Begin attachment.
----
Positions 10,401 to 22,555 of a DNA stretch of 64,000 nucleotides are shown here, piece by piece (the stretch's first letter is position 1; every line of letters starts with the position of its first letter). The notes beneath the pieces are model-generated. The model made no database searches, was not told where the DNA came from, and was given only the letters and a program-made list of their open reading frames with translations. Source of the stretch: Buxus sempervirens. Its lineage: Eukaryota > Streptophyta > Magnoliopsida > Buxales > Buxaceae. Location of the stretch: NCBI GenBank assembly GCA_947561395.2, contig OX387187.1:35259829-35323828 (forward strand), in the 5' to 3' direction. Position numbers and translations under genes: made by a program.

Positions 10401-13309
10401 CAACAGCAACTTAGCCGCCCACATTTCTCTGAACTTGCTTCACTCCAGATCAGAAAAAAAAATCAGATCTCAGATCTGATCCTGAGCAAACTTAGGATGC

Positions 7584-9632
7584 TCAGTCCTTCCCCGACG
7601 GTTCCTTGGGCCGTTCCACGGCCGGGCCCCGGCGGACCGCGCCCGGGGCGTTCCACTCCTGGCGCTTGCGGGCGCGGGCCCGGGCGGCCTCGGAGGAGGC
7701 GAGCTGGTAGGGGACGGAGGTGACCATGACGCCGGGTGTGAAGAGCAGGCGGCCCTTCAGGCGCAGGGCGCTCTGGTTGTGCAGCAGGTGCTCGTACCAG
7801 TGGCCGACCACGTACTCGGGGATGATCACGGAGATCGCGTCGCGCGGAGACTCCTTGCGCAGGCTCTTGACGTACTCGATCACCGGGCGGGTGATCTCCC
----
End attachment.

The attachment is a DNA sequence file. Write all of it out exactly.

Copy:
Positions 10,401 to 22,555 of a DNA stretch of 64,000 nucleotides are shown here, piece by piece (the stretch's first letter is position 1; every line of letters starts with the position of its first letter). The notes beneath the pieces are model-generated. The model made no database searches, was not told where the DNA came from, and was given only the letters and a program-made list of their open reading frames with translations. Source of the stretch: Buxus sempervirens. Its lineage: Eukaryota > Streptophyta > Magnoliopsida > Buxales > Buxaceae. Location of the stretch: NCBI GenBank assembly GCA_947561395.2, contig OX387187.1:35259829-35323828 (forward strand), in the 5' to 3' direction. Position numbers and translations under genes: made by a program.

Positions 10401-13309
10401 CAACAGCAACTTAGCCGCCCACATTTCTCTGAACTTGCTTCACTCCAGATCAGAAAAAAAAATCAGATCTCAGATCTGATCCTGAGCAAACTTAGGATGC

Positions 7584-9632
7584 TCAGTCCTTCCCCGACG
7601 GTTCCTTGGGCCGTTCCACGGCCGGGCCCCGGCGGACCGCGCCCGGGGCGTTCCACTCCTGGCGCTTGCGGGCGCGGGCCCGGGCGGCCTCGGAGGAGGC
7701 GAGCTGGTAGGGGACGGAGGTGACCATGACGCCGGGTGTGAAGAGCAGGCGGCCCTTCAGGCGCAGGGCGCTCTGGTTGTGCAGCAGGTGCTCGTACCAG
7801 TGGCCGACCACGTACTCGGGGATGATCACGGAGATCGCGTCGCGCGGAGACTCCTTGCGCAGGCTCTTGACGTACTCGATCACCGGGCGGGTGATCTCCC